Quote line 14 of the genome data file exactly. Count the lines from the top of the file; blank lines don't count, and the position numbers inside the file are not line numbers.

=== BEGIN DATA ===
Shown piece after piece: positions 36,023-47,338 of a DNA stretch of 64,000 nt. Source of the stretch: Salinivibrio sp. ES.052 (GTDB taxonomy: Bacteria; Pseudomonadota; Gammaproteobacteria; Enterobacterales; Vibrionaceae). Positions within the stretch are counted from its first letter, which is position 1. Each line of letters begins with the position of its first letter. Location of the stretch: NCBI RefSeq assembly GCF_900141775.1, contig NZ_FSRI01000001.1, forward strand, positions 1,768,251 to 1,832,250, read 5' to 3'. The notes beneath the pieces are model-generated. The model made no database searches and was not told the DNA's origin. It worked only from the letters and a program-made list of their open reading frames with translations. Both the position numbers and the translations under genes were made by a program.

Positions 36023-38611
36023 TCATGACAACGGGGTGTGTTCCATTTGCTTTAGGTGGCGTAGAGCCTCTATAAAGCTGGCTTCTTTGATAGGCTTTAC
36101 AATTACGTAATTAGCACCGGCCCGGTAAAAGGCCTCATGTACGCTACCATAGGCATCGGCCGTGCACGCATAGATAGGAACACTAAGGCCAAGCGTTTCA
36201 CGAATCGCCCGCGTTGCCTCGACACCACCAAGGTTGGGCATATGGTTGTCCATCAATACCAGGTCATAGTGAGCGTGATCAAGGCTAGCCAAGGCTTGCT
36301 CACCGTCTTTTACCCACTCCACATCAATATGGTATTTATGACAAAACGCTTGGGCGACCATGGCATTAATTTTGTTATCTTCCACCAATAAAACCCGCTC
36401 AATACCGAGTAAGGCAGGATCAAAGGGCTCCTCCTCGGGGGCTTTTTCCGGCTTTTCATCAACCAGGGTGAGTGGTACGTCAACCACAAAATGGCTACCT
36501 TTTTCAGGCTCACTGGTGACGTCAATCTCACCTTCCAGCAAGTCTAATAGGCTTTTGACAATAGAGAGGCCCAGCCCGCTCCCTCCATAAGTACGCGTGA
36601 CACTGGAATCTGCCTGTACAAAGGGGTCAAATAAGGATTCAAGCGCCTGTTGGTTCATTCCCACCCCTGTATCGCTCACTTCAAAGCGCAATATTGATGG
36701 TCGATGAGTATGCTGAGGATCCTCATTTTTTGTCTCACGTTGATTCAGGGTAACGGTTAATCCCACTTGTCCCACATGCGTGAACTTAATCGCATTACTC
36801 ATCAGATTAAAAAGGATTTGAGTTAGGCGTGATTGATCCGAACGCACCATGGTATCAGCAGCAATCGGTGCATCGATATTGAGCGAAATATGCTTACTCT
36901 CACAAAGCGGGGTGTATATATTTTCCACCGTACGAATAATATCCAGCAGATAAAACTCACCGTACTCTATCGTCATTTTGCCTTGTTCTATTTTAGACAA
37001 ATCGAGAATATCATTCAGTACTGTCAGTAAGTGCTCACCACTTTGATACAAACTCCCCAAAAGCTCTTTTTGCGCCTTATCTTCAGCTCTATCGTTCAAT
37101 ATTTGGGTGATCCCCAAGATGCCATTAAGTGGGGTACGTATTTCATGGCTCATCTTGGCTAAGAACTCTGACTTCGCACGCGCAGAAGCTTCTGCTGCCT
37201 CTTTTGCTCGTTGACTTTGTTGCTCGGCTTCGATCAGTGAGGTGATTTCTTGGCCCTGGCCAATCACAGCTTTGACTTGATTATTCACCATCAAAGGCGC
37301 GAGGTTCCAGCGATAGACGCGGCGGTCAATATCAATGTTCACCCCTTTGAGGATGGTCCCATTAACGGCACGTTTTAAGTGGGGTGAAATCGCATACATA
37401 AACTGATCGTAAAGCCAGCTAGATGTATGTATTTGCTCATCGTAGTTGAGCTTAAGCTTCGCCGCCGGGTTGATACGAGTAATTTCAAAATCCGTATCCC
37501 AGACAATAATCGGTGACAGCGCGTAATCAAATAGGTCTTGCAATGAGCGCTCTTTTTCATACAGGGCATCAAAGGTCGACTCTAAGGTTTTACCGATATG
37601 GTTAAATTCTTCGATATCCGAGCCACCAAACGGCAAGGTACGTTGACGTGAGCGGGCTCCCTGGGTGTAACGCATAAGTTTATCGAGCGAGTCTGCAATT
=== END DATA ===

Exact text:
37101 ATTTGGGTGATCCCCAAGATGCCATTAAGTGGGGTACGTATTTCATGGCTCATCTTGGCTAAGAACTCTGACTTCGCACGCGCAGAAGCTTCTGCTGCCT